Welcome back to Word Nerd Wednesday! Today’s word story is about a delightful older gentleman named Mr. Rutherford.
Mr. Rutherford is a kind soul, polite and respectful. From his clothes to his demeanor, he is a full-fledged gentleman. He’s enjoying his retirement, spending his time reading and visiting nearby attractions that he didn’t have time to see before. Today he’s visiting a local art museum, appreciating a range of works from masters and emerging talent.
Suddenly, there’s a commotion in a corner of the museum. A younger man is moving quickly through the space. He sees Mr. Rutherford and a woman nearby.
“Go, lady! Exit, gent! Now!” he urges, just before pulling the fire alarm to evacuate the building. It turns out there’s a gas leak in the museum. (Don’t worry, emergency services arrive quickly, and no people or works of art are harmed.)
“Exit, gent!” = exigent (ECK-sih-gent), meaning urgent or needing immediate attention. Exigent circumstances are ones that require quick thinking and decisive action, like what the younger man in the museum demonstrated. These situations can be remarkably revealing, showing you who can handle a crisis.
Having been in a few emergency situations, I can tell you, you never know exactly who will keep their cool. It may surprise you who steps up when there’s a need, who thinks and reacts quickly, shouldering the burden of helping other people. Maybe that person is you. Maybe it’s someone you know.
Exigent situations are like a flashbulb moment. When that bright light goes off, it blinds some people and spurs others into action. I think we can all be grateful for the people who are equipped to handle exigent situations. This world will always need them.
It’s Wednesday! That means the end of the week is in sight. All we have to do is hold on a little longer. And that also means it’s Word Nerd Wednesday! Today’s story is about a woman named Jennifer.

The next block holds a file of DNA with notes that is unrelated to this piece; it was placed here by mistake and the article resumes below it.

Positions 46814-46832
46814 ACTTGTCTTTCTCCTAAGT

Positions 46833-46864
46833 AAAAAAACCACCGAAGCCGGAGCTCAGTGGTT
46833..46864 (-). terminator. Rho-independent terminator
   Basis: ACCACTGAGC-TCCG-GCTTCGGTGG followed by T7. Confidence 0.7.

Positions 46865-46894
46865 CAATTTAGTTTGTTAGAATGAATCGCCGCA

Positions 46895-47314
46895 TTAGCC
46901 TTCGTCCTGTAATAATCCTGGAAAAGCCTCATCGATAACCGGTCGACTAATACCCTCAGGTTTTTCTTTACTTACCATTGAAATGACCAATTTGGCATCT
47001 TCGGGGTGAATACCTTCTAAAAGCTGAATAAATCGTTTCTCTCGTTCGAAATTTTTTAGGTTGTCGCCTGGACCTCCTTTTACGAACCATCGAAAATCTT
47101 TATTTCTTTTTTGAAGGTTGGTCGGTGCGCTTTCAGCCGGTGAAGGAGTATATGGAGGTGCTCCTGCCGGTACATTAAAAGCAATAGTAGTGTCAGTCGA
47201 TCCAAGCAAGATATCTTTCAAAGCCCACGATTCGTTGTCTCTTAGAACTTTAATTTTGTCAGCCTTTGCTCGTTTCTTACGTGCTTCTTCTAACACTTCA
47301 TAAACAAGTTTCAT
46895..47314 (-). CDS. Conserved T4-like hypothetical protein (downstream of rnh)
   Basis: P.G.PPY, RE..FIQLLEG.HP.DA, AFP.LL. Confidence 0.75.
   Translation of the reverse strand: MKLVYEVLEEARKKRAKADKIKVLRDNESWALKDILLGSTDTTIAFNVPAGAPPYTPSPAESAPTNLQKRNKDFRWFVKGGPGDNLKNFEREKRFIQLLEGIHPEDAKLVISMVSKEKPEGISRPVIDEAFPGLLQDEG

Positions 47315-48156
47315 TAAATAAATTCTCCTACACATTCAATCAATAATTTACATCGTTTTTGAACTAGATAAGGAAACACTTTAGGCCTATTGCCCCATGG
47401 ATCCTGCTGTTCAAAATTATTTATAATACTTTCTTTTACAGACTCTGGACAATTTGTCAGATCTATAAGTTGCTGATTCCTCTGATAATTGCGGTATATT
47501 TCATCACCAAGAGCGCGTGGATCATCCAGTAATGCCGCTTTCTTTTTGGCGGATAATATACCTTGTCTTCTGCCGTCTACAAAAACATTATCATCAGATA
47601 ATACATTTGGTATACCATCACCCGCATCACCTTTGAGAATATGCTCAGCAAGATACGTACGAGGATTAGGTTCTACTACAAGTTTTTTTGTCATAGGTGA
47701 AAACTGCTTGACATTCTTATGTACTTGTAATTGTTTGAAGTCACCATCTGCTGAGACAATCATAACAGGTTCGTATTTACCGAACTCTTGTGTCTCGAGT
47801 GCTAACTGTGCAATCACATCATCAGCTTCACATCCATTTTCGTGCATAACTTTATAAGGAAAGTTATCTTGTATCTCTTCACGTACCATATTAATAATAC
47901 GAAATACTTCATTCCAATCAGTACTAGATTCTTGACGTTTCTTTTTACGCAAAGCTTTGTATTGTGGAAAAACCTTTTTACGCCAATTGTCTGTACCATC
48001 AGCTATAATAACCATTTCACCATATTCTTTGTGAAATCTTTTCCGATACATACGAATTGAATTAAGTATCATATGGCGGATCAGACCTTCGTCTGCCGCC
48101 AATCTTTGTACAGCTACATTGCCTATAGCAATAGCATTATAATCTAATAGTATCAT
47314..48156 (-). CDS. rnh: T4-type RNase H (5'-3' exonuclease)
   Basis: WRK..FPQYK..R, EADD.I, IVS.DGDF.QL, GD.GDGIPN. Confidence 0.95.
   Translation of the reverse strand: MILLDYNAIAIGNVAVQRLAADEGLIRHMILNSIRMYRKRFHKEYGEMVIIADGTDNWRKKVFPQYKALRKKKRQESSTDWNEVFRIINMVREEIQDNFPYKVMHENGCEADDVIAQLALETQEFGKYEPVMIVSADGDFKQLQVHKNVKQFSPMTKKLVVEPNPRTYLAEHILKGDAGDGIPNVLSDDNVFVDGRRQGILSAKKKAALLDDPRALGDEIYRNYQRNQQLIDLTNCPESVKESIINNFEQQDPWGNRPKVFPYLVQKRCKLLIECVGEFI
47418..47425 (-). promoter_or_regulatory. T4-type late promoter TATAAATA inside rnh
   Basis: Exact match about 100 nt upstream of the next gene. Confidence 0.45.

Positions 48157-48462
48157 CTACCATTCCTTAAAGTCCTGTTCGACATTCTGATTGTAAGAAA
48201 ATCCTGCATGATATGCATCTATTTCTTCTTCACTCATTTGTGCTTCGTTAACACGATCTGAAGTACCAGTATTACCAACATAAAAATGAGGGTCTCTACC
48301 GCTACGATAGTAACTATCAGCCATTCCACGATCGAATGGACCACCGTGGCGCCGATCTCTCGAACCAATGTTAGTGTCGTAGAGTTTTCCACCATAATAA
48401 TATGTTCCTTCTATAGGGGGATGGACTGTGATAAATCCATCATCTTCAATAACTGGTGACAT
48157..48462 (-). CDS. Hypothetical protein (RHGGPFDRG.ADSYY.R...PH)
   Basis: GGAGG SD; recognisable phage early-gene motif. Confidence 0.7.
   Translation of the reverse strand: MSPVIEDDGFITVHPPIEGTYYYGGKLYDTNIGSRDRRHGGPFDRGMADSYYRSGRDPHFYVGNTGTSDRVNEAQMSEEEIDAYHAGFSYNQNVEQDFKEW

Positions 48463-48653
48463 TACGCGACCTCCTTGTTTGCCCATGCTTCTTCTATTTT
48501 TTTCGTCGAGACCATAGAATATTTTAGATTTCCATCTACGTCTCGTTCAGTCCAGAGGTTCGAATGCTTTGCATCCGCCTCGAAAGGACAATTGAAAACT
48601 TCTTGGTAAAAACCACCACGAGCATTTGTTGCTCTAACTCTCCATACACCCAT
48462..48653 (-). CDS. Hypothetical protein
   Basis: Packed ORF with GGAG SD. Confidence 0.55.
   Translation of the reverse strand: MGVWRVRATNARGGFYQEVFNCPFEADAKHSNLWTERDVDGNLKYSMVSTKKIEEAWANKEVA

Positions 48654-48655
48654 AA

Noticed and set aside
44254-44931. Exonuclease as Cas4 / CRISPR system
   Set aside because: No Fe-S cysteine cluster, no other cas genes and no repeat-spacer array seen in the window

Jennifer grew up in a town she loved, a place called Demick, and she makes an effort to return often. She visits old friends, gets ice cream from her favorite shop, and visits all her favorites spots. But the one thing she loves the most about her hometown is the sunflowers everywhere she turns. It’s something Jennifer always imagines when she thinks about home: the sunflowers that grow in Demick.
“In Demick” = endemic (in-DIM-ick), meaning indigenous or characteristic of a certain area, either a physical region or a specific industry/field. It can refer to native plants/animals or describe diseases or other negative conditions plaguing a specific area, population, or field of study.
These endemic traits are particularly important to writers. When we write about a location or subject, we’re stepping into a very specific culture. And it is our responsibility to capture both the positive and negative characteristics respectfully and tactfully.
I grew up in NC, and I’ve personally experienced the powerful hurricanes that are endemic to the region. They’re part of the fabric of life there, but they also cause a lot of destruction and claim lives. Someone else who’s never seen the aftermath up close probably wouldn’t be able to capture it in the way I can.
It’s really the only time I actually like the tired adage “write what you know.” When it comes to capturing the nuanced traits of your specific culture, region, or career, who knows it better than you? So if you’re a writer, own your story and write about that place you call home.